In the last decade, he has taken up sculpture after taking classes at the Creative Arts Workshop. He works primarily in marble, in the neoclassical style. He’s lived at his home on Academy Hill since 1971.
CAGCT: Why did you choose to sculpt images of your family?
BJ: I don’t know. I suppose I know them better than anyone else. And I love little children. My mother didn’t like this image of herself. It made her look older than she was. It wasn’t very complimentary. It was really more a commentary on aging. She does have more wrinkles here than she deserves.
CAGCT: What did you do before you took up art full-time?
BJ: I worked for Oronoque Orchards for 21 years. I made the pie dough, which they shipped all around the country. They wanted me to be a manager, you know, to do things like figure out how much shortening to order and such, but I said no. I was too creative for that. It was hard work too.
CAGCT: What are you working on right now?
BJ: I’ve got my typing that is keeping me busy. I’ve been writing like a fiend. I write in dialogues – you know, Platonic dialogues? It’s on any subject I happen to think of – death, God, time – but all in dialogues. I’ve got hundreds of pages of it.
CAGCT: Your family is all musical. Your father, George Lawyer Jennings, played the cello for the New Haven Symphony, and your grandmother, Katherine Jennings, played the trombone and the piano. Your sons record and teach music at the Acoustic Refuge in Easton. Now you’ve been working on writing and sculpting these past few years. Do you feel these creative outlets are all linked for you?
BJ: I don’t know if they are linked. They are all parts of my nature, I suppose.
CAGCT: You lost your wife, Barbara Jennings, a painter, several years back. You still have many of her paintings. Do want to keep her works, or share them, perhaps sell them?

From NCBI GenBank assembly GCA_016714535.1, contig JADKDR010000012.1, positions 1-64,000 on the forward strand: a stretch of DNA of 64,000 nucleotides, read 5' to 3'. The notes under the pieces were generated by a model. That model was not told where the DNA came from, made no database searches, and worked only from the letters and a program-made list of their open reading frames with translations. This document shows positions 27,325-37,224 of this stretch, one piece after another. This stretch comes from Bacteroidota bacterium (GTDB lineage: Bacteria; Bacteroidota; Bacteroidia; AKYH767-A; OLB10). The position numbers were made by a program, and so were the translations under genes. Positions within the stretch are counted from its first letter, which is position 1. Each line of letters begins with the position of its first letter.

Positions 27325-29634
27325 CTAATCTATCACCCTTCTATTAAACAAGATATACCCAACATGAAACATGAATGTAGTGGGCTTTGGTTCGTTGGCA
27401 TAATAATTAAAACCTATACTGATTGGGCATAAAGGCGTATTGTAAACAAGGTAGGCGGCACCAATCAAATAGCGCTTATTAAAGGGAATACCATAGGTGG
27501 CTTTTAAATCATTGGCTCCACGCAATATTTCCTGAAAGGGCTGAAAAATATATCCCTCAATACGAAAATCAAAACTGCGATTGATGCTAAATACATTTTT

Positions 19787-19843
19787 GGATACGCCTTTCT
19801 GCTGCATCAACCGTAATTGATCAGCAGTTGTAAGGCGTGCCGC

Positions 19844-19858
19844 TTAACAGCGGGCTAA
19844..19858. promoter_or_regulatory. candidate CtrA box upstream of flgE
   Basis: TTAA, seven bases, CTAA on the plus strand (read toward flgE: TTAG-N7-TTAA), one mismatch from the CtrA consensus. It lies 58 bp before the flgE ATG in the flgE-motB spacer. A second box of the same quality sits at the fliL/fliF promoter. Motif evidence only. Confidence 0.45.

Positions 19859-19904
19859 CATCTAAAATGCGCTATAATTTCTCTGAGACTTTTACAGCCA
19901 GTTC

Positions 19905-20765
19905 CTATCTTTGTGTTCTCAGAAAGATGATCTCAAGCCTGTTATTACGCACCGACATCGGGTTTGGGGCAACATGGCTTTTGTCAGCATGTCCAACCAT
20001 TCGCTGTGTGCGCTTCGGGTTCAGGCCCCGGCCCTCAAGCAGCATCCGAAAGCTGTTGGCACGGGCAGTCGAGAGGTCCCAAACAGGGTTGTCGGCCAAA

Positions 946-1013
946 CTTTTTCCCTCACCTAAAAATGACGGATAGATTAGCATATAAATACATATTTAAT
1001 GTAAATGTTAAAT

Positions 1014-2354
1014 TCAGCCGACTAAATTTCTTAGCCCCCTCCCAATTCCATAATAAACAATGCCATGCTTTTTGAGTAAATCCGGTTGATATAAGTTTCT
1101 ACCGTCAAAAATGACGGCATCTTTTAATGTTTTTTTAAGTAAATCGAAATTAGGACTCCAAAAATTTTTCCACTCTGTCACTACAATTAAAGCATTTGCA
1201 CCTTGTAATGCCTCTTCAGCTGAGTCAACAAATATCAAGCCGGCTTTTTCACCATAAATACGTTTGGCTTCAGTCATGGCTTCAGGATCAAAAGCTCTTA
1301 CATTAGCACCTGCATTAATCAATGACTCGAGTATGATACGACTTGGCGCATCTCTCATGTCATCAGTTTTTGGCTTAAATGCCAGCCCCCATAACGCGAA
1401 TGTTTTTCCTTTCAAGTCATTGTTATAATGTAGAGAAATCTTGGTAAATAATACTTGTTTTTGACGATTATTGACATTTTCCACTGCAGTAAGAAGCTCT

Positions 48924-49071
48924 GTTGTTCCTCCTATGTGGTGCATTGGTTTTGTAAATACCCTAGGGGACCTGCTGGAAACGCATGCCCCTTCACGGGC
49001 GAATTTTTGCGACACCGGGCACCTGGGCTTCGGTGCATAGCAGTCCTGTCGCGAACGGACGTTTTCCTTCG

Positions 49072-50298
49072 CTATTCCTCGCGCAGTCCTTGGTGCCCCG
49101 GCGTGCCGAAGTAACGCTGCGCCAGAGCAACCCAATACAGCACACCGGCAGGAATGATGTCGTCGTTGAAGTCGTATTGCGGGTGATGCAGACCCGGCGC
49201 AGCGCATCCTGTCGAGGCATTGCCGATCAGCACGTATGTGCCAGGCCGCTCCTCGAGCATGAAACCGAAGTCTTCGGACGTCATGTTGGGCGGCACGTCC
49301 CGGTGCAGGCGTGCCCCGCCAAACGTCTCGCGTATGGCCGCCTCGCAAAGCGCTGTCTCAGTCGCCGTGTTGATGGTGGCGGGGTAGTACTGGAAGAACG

BJ: I did give away some of them. I didn’t like to surrender any of them, even the ones on the walls. Here you can see these still have price tags on them.
CAGCT: You’ve got quite an extensive set of gym equipment in your basement. What is the story?
BJ: When I was five years old, I had a ruptured appendix. I almost died. I can still see an image of myself taken away in the front yard on a stretcher. It’s always stuck with me. I think ever since then, since my recovery, I got interested in keeping fit.
I’m a great believer in inversion. I read somewhere once that the creatures that live the longest lives are the ones that have their heads lower than their bodies. So on any given day you might come by and I’ll be hanging around upside down.
Picasso said: ‘Youth has no age.’ And I believe that. Whoever said it was a good for you to age is wrong. I see these guys who retire and they sit around and get a big stomach. The older you are the more interests you need.
I did it naturally. The day is not long enough for everything I want to do. So many people are bored. I am never bored. — Brian Jennings’ phone number is probably listed in the White Pages. Or you may be lucky to meet him in person at a Guild meeting. He is not online (except here).